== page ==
The scientific community differs regarding involvement of the primary motor cortex (M1), the region of the cerebral cortex most nearly immediately influencing movements of the face, neck and trunk, and arm and leg, during motor imagery. Some region-of-interest analyses from fMRI experiments often reveal mild activity increases in M1 during motor imagery, while group averaged analyses from fMRI and PET do not.
Unfortunately, many of the fMRI studies showing M1 activity do not employ electrophysiological monitoring to exclude muscle contractions during actual scanning. In addition to the methodological differences, there has been some diversity among the behavioral tasks studied as motor imagery. Motor imagery is defined as the mental simulation of a motor act. This definition can include various concepts such as preparation for movement, passive observations of action, and mental operations of sensorimotor representations, either implicitly or explicitly. Motor imagery as preparation for immediate movement likely involves the motor executive brain regions including M1, since M1 plays a significant role in sensory processing for the purpose of upcoming movement generation. Implicit mental operations of sensorimotor representations, on the other hand, are considered to underlie cognitive functions such as mental rotation of body parts. It is unclear whether a motor executive area such as M1 is active not only during motor preparation but also during mental operations of sensorimotor re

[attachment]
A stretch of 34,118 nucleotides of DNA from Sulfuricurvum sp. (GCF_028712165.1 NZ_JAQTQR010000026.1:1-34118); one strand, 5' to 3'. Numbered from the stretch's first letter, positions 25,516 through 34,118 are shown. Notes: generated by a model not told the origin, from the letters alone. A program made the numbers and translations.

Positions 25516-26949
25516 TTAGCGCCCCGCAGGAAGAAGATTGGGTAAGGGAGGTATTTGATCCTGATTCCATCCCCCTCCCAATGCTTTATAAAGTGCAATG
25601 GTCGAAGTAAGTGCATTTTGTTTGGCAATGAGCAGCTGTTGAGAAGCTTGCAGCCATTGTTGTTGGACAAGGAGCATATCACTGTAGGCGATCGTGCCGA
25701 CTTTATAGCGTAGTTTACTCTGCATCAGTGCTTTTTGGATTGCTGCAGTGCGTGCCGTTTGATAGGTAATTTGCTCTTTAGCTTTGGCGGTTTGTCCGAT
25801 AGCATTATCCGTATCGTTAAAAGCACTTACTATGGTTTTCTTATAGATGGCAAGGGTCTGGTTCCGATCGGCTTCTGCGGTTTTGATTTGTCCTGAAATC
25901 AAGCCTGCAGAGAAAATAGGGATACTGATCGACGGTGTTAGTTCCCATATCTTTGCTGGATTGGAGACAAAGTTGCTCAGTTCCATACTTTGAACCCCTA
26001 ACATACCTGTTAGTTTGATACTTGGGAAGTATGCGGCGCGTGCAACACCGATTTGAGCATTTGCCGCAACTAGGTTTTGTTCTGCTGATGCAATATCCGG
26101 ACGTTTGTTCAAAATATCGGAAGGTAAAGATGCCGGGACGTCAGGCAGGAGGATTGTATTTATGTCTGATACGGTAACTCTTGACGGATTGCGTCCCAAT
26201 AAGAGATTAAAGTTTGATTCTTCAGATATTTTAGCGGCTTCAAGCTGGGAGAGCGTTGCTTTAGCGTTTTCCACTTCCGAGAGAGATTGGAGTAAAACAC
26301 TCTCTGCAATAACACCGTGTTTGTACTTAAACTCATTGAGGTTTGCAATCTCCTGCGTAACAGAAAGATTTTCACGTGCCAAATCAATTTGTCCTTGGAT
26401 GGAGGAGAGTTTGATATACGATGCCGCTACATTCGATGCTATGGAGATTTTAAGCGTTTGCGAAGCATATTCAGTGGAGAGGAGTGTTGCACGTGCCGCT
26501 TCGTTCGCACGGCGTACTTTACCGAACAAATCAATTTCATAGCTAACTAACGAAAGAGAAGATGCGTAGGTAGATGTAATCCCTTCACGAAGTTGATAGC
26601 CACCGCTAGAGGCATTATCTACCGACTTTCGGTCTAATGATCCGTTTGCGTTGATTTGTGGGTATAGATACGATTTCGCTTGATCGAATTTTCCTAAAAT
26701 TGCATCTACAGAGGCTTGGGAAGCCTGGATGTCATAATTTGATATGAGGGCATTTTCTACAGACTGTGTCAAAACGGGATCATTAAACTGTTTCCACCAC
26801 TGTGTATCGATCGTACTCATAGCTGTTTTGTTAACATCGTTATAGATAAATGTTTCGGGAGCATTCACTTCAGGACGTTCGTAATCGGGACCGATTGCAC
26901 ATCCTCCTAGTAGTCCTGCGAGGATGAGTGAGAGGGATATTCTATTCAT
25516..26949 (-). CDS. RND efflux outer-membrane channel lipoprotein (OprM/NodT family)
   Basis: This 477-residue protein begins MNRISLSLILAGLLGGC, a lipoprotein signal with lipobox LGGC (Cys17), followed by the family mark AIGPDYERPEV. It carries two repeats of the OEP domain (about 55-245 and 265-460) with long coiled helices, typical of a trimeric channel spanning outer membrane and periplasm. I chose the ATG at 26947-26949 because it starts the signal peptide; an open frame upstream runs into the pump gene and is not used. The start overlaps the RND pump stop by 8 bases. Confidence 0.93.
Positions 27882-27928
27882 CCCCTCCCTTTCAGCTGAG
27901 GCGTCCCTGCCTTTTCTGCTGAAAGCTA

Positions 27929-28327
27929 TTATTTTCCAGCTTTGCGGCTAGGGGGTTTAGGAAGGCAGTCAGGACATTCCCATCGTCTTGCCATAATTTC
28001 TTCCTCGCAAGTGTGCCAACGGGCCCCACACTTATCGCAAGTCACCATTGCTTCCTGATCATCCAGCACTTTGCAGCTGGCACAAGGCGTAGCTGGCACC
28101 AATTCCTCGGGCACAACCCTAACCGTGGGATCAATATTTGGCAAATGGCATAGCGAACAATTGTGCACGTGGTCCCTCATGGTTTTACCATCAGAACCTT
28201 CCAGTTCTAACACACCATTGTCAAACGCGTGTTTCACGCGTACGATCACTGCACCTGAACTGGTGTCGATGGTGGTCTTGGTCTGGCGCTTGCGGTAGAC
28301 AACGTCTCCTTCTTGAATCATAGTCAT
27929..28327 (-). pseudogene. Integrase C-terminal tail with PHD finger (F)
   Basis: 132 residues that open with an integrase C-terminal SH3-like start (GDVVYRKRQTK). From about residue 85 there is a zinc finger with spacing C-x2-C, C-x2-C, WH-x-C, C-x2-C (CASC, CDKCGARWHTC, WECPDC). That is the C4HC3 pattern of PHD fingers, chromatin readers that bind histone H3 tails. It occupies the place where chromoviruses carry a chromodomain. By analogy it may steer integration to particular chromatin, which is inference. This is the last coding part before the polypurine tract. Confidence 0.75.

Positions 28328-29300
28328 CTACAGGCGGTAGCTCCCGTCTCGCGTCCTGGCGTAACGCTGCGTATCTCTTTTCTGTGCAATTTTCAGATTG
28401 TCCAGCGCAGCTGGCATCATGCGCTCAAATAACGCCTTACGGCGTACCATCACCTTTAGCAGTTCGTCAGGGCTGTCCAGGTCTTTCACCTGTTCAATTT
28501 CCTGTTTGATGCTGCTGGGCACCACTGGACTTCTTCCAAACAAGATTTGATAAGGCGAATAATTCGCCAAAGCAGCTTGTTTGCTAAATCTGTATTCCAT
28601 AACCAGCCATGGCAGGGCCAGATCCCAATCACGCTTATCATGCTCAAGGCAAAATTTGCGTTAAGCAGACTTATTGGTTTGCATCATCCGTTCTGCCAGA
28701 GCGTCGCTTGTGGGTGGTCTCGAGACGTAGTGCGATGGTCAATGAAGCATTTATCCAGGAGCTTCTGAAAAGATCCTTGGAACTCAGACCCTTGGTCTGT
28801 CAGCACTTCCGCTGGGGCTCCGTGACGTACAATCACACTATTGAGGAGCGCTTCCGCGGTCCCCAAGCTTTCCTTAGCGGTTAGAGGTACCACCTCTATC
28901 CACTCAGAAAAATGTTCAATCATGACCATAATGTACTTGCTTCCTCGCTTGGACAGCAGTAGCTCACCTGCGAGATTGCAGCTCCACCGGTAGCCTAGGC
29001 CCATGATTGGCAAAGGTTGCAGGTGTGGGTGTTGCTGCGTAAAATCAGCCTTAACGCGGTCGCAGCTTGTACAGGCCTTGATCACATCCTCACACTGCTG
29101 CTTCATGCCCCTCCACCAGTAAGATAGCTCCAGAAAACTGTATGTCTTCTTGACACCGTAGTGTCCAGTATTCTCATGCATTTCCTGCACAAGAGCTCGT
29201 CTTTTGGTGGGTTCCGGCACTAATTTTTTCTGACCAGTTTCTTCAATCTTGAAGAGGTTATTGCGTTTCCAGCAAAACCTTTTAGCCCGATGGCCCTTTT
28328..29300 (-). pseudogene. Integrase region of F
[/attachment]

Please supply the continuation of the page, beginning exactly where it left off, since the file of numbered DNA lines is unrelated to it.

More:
Contact: Donna Krupa
American Physiological Society